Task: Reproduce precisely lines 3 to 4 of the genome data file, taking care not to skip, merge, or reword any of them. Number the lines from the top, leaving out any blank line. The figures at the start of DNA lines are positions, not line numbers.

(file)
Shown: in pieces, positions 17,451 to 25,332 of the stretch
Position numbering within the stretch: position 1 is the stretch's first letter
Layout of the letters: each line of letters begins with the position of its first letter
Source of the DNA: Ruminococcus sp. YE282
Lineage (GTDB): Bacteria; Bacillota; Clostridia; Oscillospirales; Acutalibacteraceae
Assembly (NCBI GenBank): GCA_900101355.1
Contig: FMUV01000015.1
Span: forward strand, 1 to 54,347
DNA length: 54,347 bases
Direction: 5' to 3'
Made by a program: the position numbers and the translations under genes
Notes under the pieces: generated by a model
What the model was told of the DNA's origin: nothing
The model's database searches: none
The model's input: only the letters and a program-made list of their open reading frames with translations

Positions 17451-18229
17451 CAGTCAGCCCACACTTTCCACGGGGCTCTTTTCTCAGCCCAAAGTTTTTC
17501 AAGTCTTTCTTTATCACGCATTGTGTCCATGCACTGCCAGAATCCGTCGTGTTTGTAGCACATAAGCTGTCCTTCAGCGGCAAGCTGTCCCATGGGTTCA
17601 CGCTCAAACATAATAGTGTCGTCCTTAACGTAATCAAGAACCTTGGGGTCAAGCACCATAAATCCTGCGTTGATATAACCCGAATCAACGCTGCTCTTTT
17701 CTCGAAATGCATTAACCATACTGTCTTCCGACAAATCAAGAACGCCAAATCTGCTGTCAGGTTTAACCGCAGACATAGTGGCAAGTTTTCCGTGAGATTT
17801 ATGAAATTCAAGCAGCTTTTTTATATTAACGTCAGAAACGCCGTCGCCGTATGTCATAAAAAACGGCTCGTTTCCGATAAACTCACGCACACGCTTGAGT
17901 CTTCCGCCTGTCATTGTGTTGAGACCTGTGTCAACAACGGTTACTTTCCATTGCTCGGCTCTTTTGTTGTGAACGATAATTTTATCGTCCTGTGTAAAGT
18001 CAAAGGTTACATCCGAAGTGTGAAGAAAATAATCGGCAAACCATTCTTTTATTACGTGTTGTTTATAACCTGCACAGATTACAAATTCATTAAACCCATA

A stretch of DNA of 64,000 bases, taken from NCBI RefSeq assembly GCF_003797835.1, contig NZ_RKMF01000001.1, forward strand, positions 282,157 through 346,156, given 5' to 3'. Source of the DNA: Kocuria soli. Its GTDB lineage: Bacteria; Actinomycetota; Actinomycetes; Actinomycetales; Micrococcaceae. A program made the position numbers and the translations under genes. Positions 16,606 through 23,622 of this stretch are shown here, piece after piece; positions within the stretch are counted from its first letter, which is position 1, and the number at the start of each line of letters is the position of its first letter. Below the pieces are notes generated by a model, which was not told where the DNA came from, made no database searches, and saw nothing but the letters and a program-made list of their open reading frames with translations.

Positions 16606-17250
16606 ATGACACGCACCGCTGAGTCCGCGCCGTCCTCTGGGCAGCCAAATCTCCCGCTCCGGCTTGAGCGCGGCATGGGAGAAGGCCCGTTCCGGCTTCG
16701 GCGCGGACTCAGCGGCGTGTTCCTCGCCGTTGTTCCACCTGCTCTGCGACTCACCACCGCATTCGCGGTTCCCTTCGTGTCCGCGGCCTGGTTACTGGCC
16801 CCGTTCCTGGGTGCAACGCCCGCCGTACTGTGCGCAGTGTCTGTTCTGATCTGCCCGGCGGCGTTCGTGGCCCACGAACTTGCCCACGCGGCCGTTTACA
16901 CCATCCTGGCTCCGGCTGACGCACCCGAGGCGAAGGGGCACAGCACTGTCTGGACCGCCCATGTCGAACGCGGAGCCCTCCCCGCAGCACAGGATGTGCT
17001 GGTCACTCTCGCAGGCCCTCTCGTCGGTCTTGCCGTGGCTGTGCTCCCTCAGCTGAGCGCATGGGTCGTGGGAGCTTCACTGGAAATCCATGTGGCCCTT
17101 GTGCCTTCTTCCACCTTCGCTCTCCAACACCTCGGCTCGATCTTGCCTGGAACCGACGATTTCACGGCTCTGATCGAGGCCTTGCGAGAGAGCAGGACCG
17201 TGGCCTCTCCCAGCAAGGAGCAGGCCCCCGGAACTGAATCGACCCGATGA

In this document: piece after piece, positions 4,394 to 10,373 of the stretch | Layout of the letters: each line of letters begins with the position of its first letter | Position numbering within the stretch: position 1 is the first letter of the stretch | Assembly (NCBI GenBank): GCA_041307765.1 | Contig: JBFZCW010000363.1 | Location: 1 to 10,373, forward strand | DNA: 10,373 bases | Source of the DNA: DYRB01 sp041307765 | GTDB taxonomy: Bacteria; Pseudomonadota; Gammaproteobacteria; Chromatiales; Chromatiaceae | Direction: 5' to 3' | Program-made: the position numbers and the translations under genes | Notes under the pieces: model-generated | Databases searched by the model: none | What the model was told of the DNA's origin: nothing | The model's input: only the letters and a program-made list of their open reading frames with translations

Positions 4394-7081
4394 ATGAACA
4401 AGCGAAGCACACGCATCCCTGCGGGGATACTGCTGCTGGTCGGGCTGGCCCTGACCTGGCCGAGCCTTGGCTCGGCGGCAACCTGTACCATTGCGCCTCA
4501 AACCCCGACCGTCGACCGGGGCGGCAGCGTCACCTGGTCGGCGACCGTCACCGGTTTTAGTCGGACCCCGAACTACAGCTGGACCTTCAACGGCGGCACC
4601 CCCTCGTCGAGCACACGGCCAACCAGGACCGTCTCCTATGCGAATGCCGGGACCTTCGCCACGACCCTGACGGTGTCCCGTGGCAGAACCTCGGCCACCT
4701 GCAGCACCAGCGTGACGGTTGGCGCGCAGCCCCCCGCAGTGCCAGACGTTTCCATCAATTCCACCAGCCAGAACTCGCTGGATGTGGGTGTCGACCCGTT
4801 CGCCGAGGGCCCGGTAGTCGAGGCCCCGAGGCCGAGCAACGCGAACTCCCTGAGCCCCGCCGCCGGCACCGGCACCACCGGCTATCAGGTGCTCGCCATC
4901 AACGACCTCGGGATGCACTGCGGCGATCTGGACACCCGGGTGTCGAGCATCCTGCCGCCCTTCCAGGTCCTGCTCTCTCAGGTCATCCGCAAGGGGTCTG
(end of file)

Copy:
Layout of the letters: each line of letters begins with the position of its first letter
Source of the DNA: Ruminococcus sp. YE282